Vole vs. Mole: What’s the Difference?
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A good way to distinguish voles vs. moles? Moles eat "meat," like grubs, earthworms and insects. Voles are vegetarians. And one isn't a rodent!
Moles and voles can be real nuisances. One year, moles tunneled beneath an entire flower bed in my garden. How did I know? After a heavy spring rain, all the plants in that bed fell into the mole tunnels. It was a mole condominium down there. We had to haul in extra soil and replant every plant.
Here, we’ll uncover the differences between moles and voles.
What Is a Vole?
Voles, also called meadow mice, are nocturnal mammals that live above ground most of the time. These rodents resemble mice, except the adults are larger with chunkier bodies, dark-brown to black fur and short, fur-covered tails. Young voles are gray.
“There are 23 species of voles in the United States, and seven species can cause significant damage,” said Meg Pearson, technical training manager at Critter Control. “In Washington State, a population of 1,700 per-acre voles decreased apple orchard production by 35 percent resulting in an estimated loss of $3,000.”
According to Pearson, voles can breed throughout the year and the gestation period is only 21 days. Voles vary in range and geography, so the species that causes the most trouble depends on where you live.
Four of the most common voles are:
- Prairie voles: Live in the central U.S. in drier areas from Mexico to Ohio.
- Meadow voles: The most prolific species, these live in the Eastern half of the U.S.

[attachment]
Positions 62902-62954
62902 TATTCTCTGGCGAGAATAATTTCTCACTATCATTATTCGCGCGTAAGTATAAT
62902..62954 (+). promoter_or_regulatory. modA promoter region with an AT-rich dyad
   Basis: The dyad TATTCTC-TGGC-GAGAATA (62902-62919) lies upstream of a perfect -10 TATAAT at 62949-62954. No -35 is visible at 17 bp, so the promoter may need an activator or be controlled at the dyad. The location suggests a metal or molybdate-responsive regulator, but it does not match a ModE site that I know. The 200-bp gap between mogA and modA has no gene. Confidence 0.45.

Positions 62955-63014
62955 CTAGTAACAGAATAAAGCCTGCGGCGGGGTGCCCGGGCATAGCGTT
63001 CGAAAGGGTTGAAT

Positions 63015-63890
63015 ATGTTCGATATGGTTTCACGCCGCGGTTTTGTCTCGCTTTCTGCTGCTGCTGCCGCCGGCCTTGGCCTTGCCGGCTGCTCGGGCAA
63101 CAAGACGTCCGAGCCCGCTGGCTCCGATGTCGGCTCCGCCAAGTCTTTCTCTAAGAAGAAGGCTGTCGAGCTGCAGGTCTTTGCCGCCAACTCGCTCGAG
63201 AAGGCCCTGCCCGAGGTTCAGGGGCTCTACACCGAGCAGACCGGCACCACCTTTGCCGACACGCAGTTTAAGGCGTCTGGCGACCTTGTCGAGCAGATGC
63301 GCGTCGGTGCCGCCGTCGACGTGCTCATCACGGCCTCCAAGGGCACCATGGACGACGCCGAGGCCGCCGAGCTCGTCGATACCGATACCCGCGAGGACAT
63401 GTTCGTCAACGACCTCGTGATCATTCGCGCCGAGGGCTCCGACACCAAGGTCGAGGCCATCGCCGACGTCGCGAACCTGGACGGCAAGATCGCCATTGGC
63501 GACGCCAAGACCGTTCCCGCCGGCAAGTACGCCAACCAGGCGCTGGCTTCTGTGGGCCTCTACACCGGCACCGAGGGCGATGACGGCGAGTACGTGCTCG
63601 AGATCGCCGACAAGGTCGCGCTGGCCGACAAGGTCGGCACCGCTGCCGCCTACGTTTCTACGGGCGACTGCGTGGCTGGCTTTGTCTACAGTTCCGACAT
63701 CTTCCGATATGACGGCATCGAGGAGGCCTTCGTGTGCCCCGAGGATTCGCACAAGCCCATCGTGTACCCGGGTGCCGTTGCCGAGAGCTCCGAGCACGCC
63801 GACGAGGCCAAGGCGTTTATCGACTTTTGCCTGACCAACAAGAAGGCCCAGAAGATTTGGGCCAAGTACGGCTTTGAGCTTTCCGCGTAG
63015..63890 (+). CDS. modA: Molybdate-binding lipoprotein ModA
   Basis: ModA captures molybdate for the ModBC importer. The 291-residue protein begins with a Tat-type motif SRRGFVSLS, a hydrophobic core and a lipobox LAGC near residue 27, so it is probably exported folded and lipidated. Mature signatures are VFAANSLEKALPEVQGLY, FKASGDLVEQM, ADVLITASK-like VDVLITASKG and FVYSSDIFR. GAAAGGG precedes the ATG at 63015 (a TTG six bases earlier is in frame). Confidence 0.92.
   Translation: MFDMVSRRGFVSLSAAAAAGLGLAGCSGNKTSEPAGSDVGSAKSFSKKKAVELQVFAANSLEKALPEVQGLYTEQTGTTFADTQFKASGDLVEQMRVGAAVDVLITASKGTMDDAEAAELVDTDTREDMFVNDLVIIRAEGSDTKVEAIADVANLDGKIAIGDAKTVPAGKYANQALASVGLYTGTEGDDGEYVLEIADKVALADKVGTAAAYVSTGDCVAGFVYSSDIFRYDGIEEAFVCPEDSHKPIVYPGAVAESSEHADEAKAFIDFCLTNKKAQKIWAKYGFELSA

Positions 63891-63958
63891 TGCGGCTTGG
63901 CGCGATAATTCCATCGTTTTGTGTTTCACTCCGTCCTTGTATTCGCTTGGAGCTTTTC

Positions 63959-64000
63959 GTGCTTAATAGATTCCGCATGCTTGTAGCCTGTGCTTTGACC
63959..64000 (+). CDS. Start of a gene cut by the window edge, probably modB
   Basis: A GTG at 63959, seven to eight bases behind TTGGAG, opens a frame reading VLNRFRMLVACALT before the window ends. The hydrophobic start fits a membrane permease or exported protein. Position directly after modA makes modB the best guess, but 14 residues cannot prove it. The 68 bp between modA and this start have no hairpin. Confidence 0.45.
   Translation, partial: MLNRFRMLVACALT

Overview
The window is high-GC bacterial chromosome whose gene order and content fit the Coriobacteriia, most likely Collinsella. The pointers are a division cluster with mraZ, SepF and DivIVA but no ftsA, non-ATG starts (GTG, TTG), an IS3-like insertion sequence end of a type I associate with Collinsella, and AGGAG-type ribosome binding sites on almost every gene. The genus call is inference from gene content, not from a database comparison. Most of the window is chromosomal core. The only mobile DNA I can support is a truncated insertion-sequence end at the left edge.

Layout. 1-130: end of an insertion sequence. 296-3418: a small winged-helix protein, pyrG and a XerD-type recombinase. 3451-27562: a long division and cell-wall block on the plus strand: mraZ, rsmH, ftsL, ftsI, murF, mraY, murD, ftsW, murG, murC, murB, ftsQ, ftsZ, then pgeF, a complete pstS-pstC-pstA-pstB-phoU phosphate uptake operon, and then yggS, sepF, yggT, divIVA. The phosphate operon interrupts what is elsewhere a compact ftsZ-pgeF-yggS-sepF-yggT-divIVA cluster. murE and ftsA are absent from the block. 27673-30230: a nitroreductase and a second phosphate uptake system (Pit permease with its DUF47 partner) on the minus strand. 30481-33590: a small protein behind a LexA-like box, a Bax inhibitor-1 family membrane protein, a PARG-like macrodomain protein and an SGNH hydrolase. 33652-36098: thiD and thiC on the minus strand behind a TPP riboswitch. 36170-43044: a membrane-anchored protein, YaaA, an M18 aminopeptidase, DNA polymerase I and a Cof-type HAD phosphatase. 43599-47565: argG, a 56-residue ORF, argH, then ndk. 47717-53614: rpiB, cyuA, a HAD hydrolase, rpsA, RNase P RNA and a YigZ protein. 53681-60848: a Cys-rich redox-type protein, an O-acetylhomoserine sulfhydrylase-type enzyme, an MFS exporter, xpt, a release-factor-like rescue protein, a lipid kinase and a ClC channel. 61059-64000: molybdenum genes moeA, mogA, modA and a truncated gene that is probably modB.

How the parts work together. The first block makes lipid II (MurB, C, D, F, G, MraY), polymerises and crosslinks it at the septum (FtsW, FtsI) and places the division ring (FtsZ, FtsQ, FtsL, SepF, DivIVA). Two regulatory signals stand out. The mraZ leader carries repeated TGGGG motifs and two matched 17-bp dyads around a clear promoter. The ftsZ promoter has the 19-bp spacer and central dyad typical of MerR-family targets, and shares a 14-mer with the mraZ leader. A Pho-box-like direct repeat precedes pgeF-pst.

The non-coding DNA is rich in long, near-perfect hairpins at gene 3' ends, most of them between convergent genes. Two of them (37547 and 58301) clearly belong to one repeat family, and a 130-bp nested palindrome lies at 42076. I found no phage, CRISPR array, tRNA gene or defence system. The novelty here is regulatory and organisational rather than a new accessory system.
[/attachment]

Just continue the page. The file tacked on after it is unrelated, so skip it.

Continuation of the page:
- Woodland voles: Live in wooded areas of the Eastern U.S.
- Water voles: Protected by law, these live near and in bodies of water.
Voles have large teeth at the front of their mouths they use to eat vegetation. Voles mostly eat plant roots, seeds and grasses.
Although they form shallow, narrow runways mostly at ground level, you probably won’t notice them because voles don’t push up the soil into mounds like moles. Moles are frequently mistakenly blamed for vole damage.
Voles are more likely to damage ornamental plants, gardens and grass. Voles prefer areas of heavy ground cover to hide their homes from predators. They only occasionally tunnel underground to eat vegetation roots.
What Is a Mole?
Although they look like rodents, moles are actually in a different animal family, related to hedgehogs and shrews.
Moles are small burrowing animals that make underground tunnels as they search for food. Their fur doesn’t lie flat along their backs. Instead, it sticks up so dirt doesn’t get trapped within.
According to the National Wildlife Federation, “Most species live in meadow, grassland, woodland, wetland, or riparian habitats that lie along the edges of rivers, streams, lakes and other bodies of water.”
Said Pearson: “Moles spend most of their lives underground and feed on insects and earthworms below the surface. Mole damage is associated with their tunneling.”
Though moles can be irritating, they eat insects, including harmful ones like grubs.
Voles vs. Moles: Holes and Tunnels